TIF recommends that North American jurisdictions move away from Category 2 and adopt a Category 1 interference philosophy. The executive summary for this important report starts as follows:
“History is littered with the cries of athletes, fans, reporters and bettors who feel a sport’s officials made a ‘bad call’. But, whether it is real or perceived, inconsistent officiating can be maddening and has the potential to erode customer confidence and impact future participation.
“Horse racing is no different. The virulence of opinions regarding inconsistency in the officiating of racing not just from an isolated meet, but across the entire North American landscape for a considerable period, has prompted the TIF to pursue the topic.”
Briefly, here is the fundamental difference in the interference rule according to the IFHA.
Per the IFHA definition, Category 2 jurisdictions are:
“Countries whose rules provide that, if the interferer is guilty of causing interference and such interference has affected the result of the race, the interferer is placed behind the sufferer irrespective of whether the sufferer would have finished in front of the interferer had the incident(s) not occurred.”
In contrast, Category 1 jurisdictions are those where:
“If, in the opinion of the staging authority’s relevant judicial body, a horse or its rider causes interference and finishes in front of the horse interfered with but irrespective of the incident(s) the sufferer would not have finished ahead of the horse causing the interference, the judge’s placings will remain unaltered.”
The detailed TIF report goes on to articulate what the impact would be for racing in North America - it would be extremely positive for racing participants and bettors. All interested parties would have a much clearer understanding on how the race is adjudicated, and there would be far fewer instances where the stewards would be called upon to review a race, resulting with fewer demotions. These changes would also come with an enhanced penalty structure for jockeys guilty of careless riding.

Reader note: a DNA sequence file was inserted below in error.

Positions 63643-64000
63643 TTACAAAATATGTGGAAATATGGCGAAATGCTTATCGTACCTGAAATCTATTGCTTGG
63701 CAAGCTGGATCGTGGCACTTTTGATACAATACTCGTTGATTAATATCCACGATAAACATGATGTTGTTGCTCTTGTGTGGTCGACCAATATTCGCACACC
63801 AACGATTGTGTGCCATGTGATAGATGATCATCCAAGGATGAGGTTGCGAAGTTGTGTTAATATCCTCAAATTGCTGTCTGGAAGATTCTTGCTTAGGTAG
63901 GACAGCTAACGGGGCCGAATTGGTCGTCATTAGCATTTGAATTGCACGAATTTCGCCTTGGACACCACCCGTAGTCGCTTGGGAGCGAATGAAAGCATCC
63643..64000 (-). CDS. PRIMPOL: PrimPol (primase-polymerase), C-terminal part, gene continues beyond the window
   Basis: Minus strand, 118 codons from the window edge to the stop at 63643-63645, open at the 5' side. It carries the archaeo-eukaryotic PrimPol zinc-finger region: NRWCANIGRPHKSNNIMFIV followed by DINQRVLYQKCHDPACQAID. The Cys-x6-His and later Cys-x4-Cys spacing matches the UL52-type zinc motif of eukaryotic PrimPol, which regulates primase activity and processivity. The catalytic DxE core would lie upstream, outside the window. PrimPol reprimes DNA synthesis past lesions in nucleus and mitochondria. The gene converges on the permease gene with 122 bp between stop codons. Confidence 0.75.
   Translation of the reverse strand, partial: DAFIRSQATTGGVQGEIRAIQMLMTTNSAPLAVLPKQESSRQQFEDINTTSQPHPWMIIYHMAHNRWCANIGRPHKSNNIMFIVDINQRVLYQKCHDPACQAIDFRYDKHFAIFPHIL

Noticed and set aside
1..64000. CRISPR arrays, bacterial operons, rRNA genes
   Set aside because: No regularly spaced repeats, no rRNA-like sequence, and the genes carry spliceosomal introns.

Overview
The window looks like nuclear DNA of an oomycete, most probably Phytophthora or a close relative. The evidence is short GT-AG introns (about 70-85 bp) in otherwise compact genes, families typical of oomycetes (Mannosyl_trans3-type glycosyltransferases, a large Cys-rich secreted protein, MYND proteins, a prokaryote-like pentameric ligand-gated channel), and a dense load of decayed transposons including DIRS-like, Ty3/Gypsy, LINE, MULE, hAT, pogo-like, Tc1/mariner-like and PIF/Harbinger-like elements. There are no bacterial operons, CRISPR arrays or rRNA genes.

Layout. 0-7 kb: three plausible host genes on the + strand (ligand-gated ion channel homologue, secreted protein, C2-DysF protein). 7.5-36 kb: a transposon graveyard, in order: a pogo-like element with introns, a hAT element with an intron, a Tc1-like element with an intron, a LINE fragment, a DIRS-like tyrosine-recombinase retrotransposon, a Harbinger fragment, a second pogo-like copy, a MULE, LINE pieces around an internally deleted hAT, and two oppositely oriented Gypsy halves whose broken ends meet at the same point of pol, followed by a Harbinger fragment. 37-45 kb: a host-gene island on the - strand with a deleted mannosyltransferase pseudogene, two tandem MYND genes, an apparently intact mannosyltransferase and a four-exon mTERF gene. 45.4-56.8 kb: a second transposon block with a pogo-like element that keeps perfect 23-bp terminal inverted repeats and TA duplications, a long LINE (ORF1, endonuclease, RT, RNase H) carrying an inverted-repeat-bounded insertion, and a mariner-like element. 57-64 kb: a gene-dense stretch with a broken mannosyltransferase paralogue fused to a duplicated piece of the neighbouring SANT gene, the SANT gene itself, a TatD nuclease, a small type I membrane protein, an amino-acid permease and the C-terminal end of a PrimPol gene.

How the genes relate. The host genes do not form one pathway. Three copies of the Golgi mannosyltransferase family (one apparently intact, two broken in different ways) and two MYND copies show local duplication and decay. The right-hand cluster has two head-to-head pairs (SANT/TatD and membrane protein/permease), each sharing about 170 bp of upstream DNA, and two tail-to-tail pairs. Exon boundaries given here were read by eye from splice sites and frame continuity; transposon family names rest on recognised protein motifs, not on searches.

The TIF study uses comparable statistics from Category 1 countries such as Britain and Japan to project the changes in U.S.races. The adoption of Category 1 rules in the U.S. after a transitional period would result in a five-fold decline of demotions on the NYRA circuit, and an astounding 12-fold decline on the Southern California circuit.
Once again, I commend the TIF authors of this report for both the level of detail and the clarity of their relevant points.
United effort required
In summary, in both areas that TIF has reported on, the U.S. has a level of complexity of regulatory oversight that is massively more complicated than other racing jurisdictions have to deal with. In major jurisdictions such as Ireland, Britain, France and Hong Kong, there is just one set of rules and regulations for all Thoroughbred racing participants to deal with.
In both the report on changing the breakage rules/laws or adopting a new policy for disqualifications and demotions, change could not be accomplished unilaterally in the U.S. Changes such as these will require a united industry effort.
Any substantive regulatory changes suggested here face a decentralized and often inefficient group of state regulators.
In the report on disqualifications, the suggestion was made that, once a model rule was adopted by the Association of Racing Commissioners International (RCI), the individual states would have to fall in line and comply with it. Unfortunately, there is no national requirement that individual states have to be guided by or confirm to RCI model rules at any time.
An unfortunate and crystal-clear example of this is the general lack of regard and adoption by the individual states for the RCI model rule for out-of-competition testing. Here is a letter by Jockey Club president and chief operating officer Jim Gagliano two years ago. Not much has changed since.
It’s a discussion for another day, but out-of-competition testing on and off the racetrack is the only way to insure our racing product has a strong reputation among owners, bettors and all racing industry participants.
My congratulations and thanks to the Thoroughbred Idea Foundation for their excellent work on these two important topics. As important and as good as this work is, it is meaningless if the industry does not engage those willing to advocate and accomplish real change.